The Secret to Creating Inclusion in the Workplace

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Lean in.

Want to Know the Secret to Creating Inclusion (and advancing the role of women and minorities) in the Workplace?

Hire the kind of people who wholeheartedly believe in the value of building each other up rather than tearing each other down.

Tracking Performance Equitably

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“Jane Jacobs argued, contrary to common wisdom in the 1960’s, that streets are safer when more people are on them. They are also safer when people are able and willing to watch the street from windows. InThe Death and Life of Great American Cities, she explains how to make public streets and public spaces secure. Her ideas are a prescription for real crime prevention, not simply a way to achieve a feeling of security. Safe, well-used streets are inherently livable streets.”

Following the wisdom of Jacobs and by applying her principles to labor supervision, I created and adopted this recognition system template in the summer of 2013, later known as the “student worker acknowledgement grid — or swag sheet,” to quickly collect data on the work habit and work ethic of my students, liked the results and later used it with my workers.

This tracking system gave us real-time performance data that:

  • required supervisors to become more engaged with the work of their subordinates,
  • allowed us to give specific and periodic recognition (based upon the principles outlined in Aubrey Daniels book “Bringing Out the Best in People”),
  • track growth/ regression of our workers, &
  • gave the inexperienced workers a sense that the management was involved with their success.

This experiment actually resulted in a significantly measurable rate of improved performance.

The swag sheets were effective I believe for the following reasons:

1) Required supervisors to become more engaged with the work of their subordinates: rather than sit around and dictating orders or assignments, supervisors were expected to walk around the building, identify the name and appearance of each of their subordinates.  Often after the workers had gotten to know their supervisors better, they’d ask about the data collection and once the students knew they were being watched and recorded, they were much more willing to complete their tasks because they didn’t want a track record that they weren’t contributing. Supervisors were either enthusiastic or apprehensive about collecting data and most were very good about finding out other information about their workers, helping them find supplies or troubleshoot difficulty they may have been having, or letting the supervisor know of potential scheduling conflicts.  In previous years, because the roles weren’t clearly defined and supervisors weren’t involved at this level, there was a lot of confusion between supervisors and workers about who was working, when, which or whether supervisors should be approached about concerns, etc., so the swag sheets were effective in alleviating quite a bit of that confusion.  The swag sheets also made it easier for supervisors to pass information along quickly about what tasks had been assigned and to whom when they were switching shifts.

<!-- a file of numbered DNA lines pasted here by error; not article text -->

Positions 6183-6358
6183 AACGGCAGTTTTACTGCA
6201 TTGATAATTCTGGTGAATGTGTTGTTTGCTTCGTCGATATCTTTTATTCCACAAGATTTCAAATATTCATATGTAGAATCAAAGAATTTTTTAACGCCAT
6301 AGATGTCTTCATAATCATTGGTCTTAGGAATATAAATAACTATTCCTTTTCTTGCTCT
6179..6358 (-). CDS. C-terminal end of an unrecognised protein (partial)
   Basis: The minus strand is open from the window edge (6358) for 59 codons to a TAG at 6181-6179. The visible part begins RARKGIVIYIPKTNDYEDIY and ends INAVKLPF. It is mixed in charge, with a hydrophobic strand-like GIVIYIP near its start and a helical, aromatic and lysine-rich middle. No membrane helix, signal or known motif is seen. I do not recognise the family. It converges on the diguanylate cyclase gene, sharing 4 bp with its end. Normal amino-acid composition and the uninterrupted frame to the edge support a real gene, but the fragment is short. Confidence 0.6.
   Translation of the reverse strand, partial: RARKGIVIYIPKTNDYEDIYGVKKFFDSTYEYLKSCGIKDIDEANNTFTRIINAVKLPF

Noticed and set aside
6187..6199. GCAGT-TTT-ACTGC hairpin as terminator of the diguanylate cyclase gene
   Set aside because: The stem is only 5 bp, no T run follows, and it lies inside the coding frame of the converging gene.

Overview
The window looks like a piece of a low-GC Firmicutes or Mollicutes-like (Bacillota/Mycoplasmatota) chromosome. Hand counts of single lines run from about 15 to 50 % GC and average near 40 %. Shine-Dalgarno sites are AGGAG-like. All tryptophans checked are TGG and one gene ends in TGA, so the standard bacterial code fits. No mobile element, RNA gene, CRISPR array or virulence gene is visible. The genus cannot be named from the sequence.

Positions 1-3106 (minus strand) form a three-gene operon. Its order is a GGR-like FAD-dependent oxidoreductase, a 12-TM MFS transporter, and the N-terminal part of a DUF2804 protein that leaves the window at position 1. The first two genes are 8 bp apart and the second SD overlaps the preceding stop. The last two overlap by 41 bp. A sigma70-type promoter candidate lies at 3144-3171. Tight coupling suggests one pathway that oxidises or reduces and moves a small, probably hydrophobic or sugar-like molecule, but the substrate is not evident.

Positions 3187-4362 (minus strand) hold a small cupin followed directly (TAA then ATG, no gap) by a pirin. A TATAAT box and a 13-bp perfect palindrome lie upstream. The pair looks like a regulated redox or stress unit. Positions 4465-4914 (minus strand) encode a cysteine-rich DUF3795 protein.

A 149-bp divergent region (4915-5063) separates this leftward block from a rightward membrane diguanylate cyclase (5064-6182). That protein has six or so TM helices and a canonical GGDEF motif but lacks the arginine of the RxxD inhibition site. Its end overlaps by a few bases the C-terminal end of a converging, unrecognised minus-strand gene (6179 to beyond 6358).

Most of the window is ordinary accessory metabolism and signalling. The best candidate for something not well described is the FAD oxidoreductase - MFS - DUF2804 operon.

2) Allowed us to give specific and periodic recognition (based upon the principles outlined in Aubrey Daniels book “Bringing Out the Best in People”), Daniels talks about the failure of annual performance appraisals and employee of the month initiatives to motivate employees and how the rate of improvement in employee performance could be significantly achieved using specific positive reinforcement.  You can read more about Daniels work here in the publication Positive Reinforcement: Misunderstood and Misused.

3) Tracked growth/ regression of our workers: this allowed us to be able to track performance issues related to supervisor engagement, the impact of policy changes on worker performance and retention, or areas of mismanagement.  It also helped us to identify and reaffirm the things we were doing right.  We could look at indicators like absenteeism, history of task completion and so on to identify when workers were suffering from issues outside of work, to track illnesses, time falsification and even incidents of worker fraternization.

4) Gave our inexperienced workers a sense that the management was involved with their success: the increase in oversight and involvement improved employee attitudes and most workers saw the passive approach to monitoring less invasive because they’d received an increase in communication. As a result we’ve had one of the highest employee and leadership retention rates in the history of our department in a very long time.

So I suppose we have that to be proud of.